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Perfectly Crazy 

Seven Psychopaths uses an all-star cast to tell a warped tale

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The title says it all, just like Snakes on a Plane and Hobo with a Shotgun before it. But what you don’t get a hint of from the title is that Seven Psychopaths is also smartly written and quite funny. Kind of like its hitman-centric predecessor In Bruges, Martin McDonagh’s first film which, likes this one, starred Colin Farrell.

Here Farrell plays Marty, an often-drunk writer who has a great idea for a screenplay, which he’s titled Seven Psychopaths, even before writing it. The catch is that he’s a pacifist, but his script is loaded with violence.

Marty’s accompanied by plenty of pals and acquaintances and an outsider or two, all of which would make fine models for any psychopaths he’s going to write about.

There’s Billy (Sam Rockwell), a struggling actor who pays the rent by dog-napping pooches in the park, then turning them over to Hans (Christopher Walken), who returns the pets to owners who have posted rewards. There’s Charlie (Woody Harrelson), a vicious hood whose cute little Shih Tzu Bonny is being walked in the wrong place at the wrong time. There’s bunny-loving Zachariah (Tom Waits) who is probably the most dangerous character in the cast. The wonderfully warped storyline has Zachariah answering a newspaper ad that calls for psychopaths who think their real-life story might make good fodder for a film script. And let’s not forget the ruthless, red-hooded mystery person known only as the Jack of Diamonds Killer. Actually, that character is difficult to forget, as many appearances are made, always when least expected.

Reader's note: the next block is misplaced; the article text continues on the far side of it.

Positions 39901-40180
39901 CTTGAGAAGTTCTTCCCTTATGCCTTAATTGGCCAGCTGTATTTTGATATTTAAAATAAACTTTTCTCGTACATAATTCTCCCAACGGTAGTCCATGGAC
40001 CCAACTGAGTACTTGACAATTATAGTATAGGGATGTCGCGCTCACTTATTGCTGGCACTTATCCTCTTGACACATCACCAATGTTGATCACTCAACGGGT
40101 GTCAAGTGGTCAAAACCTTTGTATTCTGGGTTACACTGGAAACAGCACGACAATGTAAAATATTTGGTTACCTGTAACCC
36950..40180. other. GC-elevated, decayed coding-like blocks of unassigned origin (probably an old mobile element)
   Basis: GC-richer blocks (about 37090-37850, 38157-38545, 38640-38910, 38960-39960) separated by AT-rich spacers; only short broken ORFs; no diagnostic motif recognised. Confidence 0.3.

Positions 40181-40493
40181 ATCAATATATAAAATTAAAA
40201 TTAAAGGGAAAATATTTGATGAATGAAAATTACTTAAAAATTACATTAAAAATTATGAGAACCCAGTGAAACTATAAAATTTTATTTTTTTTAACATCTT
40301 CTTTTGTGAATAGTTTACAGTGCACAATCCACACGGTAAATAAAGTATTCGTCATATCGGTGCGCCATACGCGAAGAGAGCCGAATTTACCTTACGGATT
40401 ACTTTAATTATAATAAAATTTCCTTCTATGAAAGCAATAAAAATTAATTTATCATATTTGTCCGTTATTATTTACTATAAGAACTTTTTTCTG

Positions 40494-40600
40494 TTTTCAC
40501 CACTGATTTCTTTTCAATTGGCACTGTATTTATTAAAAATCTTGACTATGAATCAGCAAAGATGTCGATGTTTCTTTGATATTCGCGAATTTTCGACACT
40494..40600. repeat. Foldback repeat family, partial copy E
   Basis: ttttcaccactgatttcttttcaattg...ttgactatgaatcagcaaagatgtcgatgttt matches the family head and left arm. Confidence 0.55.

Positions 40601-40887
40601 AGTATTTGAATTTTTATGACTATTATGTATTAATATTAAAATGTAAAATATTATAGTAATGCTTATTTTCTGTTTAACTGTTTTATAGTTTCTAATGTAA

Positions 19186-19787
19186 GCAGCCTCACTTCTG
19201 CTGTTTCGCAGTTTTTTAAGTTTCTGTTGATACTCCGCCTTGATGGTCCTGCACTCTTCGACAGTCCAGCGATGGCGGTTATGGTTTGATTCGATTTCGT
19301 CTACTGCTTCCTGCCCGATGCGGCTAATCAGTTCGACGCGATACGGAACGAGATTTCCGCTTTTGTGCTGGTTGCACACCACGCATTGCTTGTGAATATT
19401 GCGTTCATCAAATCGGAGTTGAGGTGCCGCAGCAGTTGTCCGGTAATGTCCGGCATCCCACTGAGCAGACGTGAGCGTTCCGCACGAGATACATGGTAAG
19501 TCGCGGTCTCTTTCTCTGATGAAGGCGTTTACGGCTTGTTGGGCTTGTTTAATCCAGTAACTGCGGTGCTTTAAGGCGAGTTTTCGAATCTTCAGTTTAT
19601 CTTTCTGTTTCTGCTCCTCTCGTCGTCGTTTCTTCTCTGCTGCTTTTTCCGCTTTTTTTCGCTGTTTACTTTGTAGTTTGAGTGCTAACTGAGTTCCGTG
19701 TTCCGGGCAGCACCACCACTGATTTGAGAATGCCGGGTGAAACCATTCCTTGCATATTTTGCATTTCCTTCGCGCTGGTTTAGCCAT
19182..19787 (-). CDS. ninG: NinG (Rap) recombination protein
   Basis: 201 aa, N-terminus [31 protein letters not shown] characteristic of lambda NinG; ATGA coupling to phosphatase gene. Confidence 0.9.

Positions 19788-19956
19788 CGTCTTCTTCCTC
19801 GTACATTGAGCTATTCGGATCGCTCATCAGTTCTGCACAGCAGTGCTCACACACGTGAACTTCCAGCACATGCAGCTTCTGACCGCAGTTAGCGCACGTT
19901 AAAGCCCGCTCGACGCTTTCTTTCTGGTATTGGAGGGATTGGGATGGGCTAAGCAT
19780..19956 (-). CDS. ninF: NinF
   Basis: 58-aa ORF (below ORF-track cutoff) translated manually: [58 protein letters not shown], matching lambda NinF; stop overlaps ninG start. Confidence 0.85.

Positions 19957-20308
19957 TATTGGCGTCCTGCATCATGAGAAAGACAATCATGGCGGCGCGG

That’s part of the film’s demented sense of humor. Another is the dialogue. In a bit of gentle, never-mean, racist profiling, proudly Irish Marty is confronted with his “Irish” drinking problem. “I don’t have a drinking problem,” he argues. “I just like drinking.”

Farrell delivers those words with perfect comic timing, and he’s not the only one making great use of acting gifts. Waits knows exactly what to do with his great gravelly voice to get someone interested in hearing his Zachariah tell a story. Rockwell has the opportunity to go completely overboard in the shameless acting department during a nighttime cemetery scene.

The film looks great, especially when the action settles into Joshua Tree National Park. You might want to go back and check out the excellent In Bruges before seeing this one. It’ll give you an idea of how writer-director Martin McDonagh likes to match up the very funny with the very bloody. 


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